There’s something intriguing about sleep. In sleep state, we lose all awareness and control of ourselves. We feel most vulnerable then, and when something threatens our security in sleep, we are naturally disturbed by it. A plethora of tales about ghosts and other demons attacking people in sleep have been around forever. Films depict them, books discuss them, friends talk about them, and I’ve personally had an experience that somewhat validated their existence to me.
“I don’t wanna fall asleep”
I slept at a friend’s house when I was about 19. I woke from sleep immobilised, unable to move my body or turn my head. I tried to scream, but I couldn’t open my mouth. I felt breathless and it was as if a strange presence was pressing against my chest, weighing me down. I felt like I was in deep danger. My friend and I prayed fervently about it when I finally stood up. Recently, two friends reported similar experiences. Ugo said that when her cousin stayed over at her house last month, she was attacked by demons in her sleep. She is convinced that her cousin is “demonic”, because of the sheer coincidence between her arrival and the experience. Frank told me; “I was asleep and this scary woman came into the room and had sex with me. My wife was there and I tried to get her attention and couldn’t speak. When I woke up, my wife said that she didn’t hear or see anything.”
The stories are endless and without boundaries. Every geographical setting has such paranormal tales to tell, irrespective of race or culture. In my ethnic group, the existence of ‘ndi mmuo’ (spirits) is generally accepted. So when I stumbled across Sleep Paralysis online, I was fascinated by it. Even nursing school didn’t teach me about it.
Here’s what experts opined…
Sleep occurs in cycles and each cycle is split into two phases – Rapid Eye Movement (REM) sleep, and non-REM sleep. The brain is very active in REM sleep, and most dreams occur then. Amazingly, in order to prevent us acting out our dreams, the body is totally paralysed with the exception of the eyes and diaphragm (muscle needed for breathing). We are not usually aware of this state, but if a transitional disruption causes this paralysis to persist into wakefulness, Sleep Paralysis is said to occur. This implies that you are conscious and paralysed! You cannot move or speak! You feel breathless because taking deep breaths is restricted! The paralysis is temporary, and can last from a few seconds to several minutes. During such episodes, hallucinations may occur. Some people have reported feeling a frightening presence in the room (Ugo and I). Some have reported hearing sounds and voices. Others reported the stimulation of their taste buds. I read somewhere that some have described sexual encounters with phantom beings (Frank).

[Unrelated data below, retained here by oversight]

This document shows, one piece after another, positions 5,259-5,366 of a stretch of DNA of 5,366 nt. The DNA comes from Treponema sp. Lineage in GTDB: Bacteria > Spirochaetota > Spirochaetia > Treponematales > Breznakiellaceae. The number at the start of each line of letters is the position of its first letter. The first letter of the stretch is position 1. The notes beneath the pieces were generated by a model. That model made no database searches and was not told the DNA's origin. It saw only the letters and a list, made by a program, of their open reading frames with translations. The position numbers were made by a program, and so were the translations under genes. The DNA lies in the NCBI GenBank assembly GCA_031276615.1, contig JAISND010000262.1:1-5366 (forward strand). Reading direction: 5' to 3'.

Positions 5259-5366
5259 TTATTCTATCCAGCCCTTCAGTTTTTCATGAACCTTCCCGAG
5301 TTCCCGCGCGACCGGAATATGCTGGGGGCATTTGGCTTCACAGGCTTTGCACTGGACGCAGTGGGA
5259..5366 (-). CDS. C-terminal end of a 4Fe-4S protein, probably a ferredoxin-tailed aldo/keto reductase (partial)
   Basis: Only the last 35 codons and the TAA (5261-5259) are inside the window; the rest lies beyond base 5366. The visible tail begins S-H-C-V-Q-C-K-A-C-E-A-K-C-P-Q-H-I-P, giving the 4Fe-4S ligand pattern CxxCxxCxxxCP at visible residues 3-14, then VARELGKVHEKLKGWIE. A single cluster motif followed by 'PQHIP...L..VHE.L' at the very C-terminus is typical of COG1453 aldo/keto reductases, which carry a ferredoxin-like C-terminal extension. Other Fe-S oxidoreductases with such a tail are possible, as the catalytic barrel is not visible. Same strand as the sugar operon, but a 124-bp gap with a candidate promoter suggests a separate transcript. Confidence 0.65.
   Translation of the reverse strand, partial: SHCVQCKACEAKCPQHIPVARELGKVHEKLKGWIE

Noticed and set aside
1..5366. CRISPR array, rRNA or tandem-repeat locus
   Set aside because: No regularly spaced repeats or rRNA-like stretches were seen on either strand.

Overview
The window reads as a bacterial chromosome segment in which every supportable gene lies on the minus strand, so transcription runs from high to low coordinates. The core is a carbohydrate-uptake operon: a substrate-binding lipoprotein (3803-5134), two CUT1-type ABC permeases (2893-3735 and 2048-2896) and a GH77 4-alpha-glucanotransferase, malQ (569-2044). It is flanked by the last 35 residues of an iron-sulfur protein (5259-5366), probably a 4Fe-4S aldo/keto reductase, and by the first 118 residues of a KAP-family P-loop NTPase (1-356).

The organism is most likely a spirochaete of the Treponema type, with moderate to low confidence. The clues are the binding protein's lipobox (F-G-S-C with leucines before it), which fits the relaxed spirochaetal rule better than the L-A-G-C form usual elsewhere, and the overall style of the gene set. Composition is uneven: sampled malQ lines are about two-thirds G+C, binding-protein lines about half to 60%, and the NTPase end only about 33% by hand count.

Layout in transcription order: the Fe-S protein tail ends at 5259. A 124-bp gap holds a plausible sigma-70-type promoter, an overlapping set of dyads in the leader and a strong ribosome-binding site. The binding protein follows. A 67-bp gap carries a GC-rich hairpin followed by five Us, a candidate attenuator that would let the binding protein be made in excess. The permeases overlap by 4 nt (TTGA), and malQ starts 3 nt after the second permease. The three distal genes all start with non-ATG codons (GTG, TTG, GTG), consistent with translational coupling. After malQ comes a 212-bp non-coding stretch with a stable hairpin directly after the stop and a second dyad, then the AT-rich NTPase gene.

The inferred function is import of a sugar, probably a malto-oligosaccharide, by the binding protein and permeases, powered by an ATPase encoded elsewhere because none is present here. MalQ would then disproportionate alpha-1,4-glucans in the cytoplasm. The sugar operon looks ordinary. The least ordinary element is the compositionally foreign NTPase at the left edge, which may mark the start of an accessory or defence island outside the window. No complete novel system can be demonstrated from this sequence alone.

Sleep paralysis is scary. It scared me and affected me for days. The good news is that, it is not a risk to health as a whole. Many people experience sleep paralysis once or twice in their lifetime. When it happens more often than that, it is called Isolated Sleep Paralysis. I couldn’t find causes of it, but some risk factors include age; teenagers and young adults are mostly affected by sleep paralysis. Sleep deprivation and irregular sleep patterns are also risk factors of the condition. Sleep paralysis could be genetic, and also a symptom of nacrolepsy (inability to stay awake for long periods). Treatment for sleep paralysis may include; a change in sleep habits, reducing caffeine intake, and ensuring a restful environment. Exercise and giving up smoking can also help. In extreme cases, antidepressants may be prescribed.
It’s noteworthy that those who don’t go through sleep paralysis at all, may be aggressive and dangerous in sleep state. They tend to act out their dreams, because their muscles are not paralysed in REM sleep. Some have gone on to murder people without having any recollection of it.
OK! My thoughts…
Yet again, I agree with science. Some may argue that the ‘sleep paralysis’ explanation challenges their cultural and religious beliefs. Fair enough, but I think that the human body is intriguing and will fascinate us forever. It is programmed to allow us function within personal and societal expectations. I welcome scientific explanations to things that I can’t find answers to. It does not change my cultural or religious beliefs. This scientific explanation brings a closure to an experience that ironically ‘paralysed’ me for a long time.
Post source and further info can be found here